The fantasy genre is chock-full of games with endless fetch quests, bizarre pursuits of pseudo-historical accuracy and beautifully designed but painfully barren maps. Greedfall, on the other hand, takes these fantasy norms and boots them into the sea where they belong.
I saw a hands-off demo of Greedfall in Paris last week and also spoke with Spiders CEO and co-founder Jehanne Rousseau about the history, politics and language in Greedfall, because fantasy games are my jam.
Created by French studio Spiders – the team behind The Technomancer and Bound By Flame – Greedfall is the latest fantasy RPG in its catalogue. Inspired by colonial 18th century northern Europe, you play as one of many individuals fleeing your homeland, Serene, due to a devastating plague, the Malicor.
As you’re playing in the colonial era, it’s only natural that the inhabitants of this nation find a new island to call home on the aptly named New Serene, or as the natives call it, Teer Fradee.
The native islanders have their culture and language inspired by the Gauls and Celtic nations, such as Scotland and Ireland. Rousseau explained that they hired a linguist for the project to help create a language that was a bit of a mash-up of Flemish, Breton, Gaelic and Irish, so any polyglots out there might hear a few familiar phrases.
You can choose whether you want your character to be male or female and there’s a wealth of customisation options to make an accurate 18th-century version of yourself. The skills, attributes and talent trees allow for four or five different takes on the same quest.
At the preview, we see our hero attempt to rescue his cousin and the Governor of Teer Fradee, Constantine D’Orsay, who is being held in a tower after becoming a bit drunk and disorderly.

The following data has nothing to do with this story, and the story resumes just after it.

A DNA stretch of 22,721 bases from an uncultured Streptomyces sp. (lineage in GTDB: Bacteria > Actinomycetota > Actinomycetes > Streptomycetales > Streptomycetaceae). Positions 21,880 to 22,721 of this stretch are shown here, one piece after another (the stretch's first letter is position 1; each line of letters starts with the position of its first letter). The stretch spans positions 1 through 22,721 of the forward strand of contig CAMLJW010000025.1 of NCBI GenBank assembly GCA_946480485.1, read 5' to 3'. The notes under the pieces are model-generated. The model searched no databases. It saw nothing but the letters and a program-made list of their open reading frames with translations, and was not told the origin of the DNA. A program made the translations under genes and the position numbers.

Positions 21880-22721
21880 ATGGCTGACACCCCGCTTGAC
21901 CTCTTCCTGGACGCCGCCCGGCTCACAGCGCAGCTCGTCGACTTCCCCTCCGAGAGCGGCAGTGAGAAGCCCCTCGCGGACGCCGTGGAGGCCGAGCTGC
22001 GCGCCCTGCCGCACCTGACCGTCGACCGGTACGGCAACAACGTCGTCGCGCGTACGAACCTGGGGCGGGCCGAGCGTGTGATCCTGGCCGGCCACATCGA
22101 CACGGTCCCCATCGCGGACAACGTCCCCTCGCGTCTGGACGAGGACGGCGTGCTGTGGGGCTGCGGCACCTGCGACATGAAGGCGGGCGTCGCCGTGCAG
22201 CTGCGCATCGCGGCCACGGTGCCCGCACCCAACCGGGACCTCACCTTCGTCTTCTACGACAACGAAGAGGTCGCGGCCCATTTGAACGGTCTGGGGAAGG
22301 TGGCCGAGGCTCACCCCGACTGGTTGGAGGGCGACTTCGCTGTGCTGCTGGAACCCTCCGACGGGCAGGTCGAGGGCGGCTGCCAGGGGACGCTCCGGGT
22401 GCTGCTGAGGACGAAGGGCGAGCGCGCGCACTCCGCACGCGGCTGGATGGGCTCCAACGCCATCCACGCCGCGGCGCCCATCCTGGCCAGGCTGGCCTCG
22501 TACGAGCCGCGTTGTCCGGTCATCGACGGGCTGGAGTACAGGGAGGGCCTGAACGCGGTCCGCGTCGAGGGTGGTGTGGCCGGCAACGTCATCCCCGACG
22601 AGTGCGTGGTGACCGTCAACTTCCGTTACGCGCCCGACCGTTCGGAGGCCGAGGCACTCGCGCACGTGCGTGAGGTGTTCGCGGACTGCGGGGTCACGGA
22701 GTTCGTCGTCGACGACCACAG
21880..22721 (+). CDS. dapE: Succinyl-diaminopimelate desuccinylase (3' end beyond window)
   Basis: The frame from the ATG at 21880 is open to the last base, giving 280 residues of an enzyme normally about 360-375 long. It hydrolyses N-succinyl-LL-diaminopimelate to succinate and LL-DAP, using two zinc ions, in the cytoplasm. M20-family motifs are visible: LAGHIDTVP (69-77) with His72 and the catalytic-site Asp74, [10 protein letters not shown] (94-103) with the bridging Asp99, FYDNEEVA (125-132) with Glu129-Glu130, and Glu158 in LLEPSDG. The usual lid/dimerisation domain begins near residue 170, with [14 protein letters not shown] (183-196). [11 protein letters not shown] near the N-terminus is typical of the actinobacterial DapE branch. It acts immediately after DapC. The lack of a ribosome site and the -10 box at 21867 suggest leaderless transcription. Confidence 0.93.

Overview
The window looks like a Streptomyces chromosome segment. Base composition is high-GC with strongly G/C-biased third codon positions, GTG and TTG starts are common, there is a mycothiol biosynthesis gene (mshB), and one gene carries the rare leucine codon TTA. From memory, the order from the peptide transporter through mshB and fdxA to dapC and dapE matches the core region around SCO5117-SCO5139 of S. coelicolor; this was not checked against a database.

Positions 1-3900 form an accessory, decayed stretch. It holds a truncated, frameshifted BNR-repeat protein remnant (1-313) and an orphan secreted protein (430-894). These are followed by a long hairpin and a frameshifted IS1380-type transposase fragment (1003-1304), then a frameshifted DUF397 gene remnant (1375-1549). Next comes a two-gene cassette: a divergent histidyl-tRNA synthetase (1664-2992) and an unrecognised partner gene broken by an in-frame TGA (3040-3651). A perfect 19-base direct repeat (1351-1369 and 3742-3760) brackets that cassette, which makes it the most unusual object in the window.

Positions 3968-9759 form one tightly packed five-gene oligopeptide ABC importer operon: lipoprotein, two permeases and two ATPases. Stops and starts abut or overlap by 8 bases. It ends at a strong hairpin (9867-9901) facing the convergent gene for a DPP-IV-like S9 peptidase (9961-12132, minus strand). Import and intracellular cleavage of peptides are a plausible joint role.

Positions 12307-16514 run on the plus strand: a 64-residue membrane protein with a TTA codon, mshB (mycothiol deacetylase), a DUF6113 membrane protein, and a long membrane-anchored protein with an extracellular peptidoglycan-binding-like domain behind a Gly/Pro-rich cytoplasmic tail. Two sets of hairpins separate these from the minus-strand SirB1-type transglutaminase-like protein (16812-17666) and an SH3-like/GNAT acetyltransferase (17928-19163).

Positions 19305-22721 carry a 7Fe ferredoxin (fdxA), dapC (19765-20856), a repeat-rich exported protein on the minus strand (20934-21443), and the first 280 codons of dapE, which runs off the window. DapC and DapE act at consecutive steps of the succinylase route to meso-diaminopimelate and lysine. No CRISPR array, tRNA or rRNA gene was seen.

There are several ways we can go about rescuing him. If you have enough charisma, you can try and beguile the guards into setting him free. You could sneak your way in by either using a lockpick or stealing the key from the guard. There’s also the option to simply blow a hole in the wall and get him out that way, or you could just pay the man and be done with it.
The day and night cycle can influence which of these options is likely to be the most successful and it’s important to remember that, depending on how you want to build your character, not all of these options will be available.
Companions play a big role in Greedfall and there are five individuals you can recruit to your party, though you’ll only be able to take two with you at any given time. While you can’t command your companions to attack with specific moves in combat, you can equip them with different gear and set up scenarios to assist you. For example, if you manage to stun an enemy, this will act as an autocue for your companions to focus on that particular enemy.
You can use the tactical pause as many times as you like in combat, allowing you to plan your attack using specific moves or items. You can also hotkey attacks and items if you prefer a more fluid combat experience. There’s a varied arsenal of potions, bombs, firearms and more you can equip your party with, or you could just talk your way out of almost every situation and avoid fighting at all.